United Kingdom Internal Market

Part of the debate – in the Scottish Parliament on 18th August 2020.

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Photo of Dean Lockhart Dean Lockhart Conservative

I am amazed that the cabinet secretary has to ask that question. He views powers as one dimensional. Some of those additional powers relate to areas in which the Scottish Parliament already has competence, but they are additional powers nonetheless. The cabinet secretary should know that.

If the SNP had its way, it would hand back powers in Scotland’s fishing sector, thereby reversing the chance for us to become an independent coastal state, and it would hand back powers over Scottish agriculture. That is the ultimate hypocrisy of the SNP’s approach to the proposals—at a time when the UK Government wants to make this Parliament the most powerful that it has ever been, the SNP instead wants to surrender those powers back to Brussels.

The second avenue by which additional powers will come to the Scottish Parliament will be the common frameworks, which are to be agreed between the UK Government and devolved Administrations. All Administrations, quite rightly, agree that powers under the common frameworks will form a cornerstone of the UK internal market and deliver a balance between ensuring the proper functioning of the internal market and recognising competent policy divergence at devolved levels. The common frameworks will also deliver significant new powers to this Parliament in vital areas such as fishing, agriculture and public procurement.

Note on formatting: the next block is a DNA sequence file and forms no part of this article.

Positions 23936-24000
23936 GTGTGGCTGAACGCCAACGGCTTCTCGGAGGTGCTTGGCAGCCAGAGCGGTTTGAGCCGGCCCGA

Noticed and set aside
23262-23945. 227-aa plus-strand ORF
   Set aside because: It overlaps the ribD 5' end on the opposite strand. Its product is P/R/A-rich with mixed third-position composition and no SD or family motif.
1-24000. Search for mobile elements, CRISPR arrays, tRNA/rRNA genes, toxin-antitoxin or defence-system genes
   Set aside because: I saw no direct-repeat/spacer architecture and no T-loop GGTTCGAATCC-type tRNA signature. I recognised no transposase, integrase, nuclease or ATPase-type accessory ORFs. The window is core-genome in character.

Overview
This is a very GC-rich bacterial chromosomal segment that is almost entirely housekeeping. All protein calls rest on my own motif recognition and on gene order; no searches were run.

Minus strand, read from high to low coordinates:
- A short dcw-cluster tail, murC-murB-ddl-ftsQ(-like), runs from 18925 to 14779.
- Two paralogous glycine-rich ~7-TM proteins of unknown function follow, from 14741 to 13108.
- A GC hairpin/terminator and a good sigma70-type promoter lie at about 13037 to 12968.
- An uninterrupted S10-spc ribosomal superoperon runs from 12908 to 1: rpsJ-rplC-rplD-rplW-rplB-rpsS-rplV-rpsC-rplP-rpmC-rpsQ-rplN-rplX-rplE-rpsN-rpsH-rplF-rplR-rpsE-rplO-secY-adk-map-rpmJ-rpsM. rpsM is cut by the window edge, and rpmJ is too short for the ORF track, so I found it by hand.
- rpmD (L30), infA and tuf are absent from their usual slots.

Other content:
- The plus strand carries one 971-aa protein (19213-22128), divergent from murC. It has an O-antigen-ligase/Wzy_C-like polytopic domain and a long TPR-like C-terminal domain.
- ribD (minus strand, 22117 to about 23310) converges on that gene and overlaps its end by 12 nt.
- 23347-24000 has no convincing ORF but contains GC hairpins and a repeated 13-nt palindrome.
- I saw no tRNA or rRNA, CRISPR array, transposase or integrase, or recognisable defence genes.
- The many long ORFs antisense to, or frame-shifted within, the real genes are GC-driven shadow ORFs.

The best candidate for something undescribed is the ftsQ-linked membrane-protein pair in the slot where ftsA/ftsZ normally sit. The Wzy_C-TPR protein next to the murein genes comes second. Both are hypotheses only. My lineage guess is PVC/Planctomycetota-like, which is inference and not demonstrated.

Paragraph 16 of the Scottish Government response to the white paper anticipates that six common frameworks applicable to Scotland

“will be fully ... implemented by the end of” this year,

“with provisional frameworks being established in 25 remaining policy areas”.

We hope that that is the case, and we will work with the Scottish Government to achieve those outcomes. Earlier today, I spoke to the NFUS, and the minister is right to say that its absolute priority is for the common frameworks on agriculture to be agreed to secure common standards and regulatory divergence in that sector. However, that will be possible only if the Scottish Government takes a new constructive approach. The cabinet secretary’s decision to walk away from the common framework discussions 18 months ago represented a massive lost opportunity to progress those frameworks. I encourage—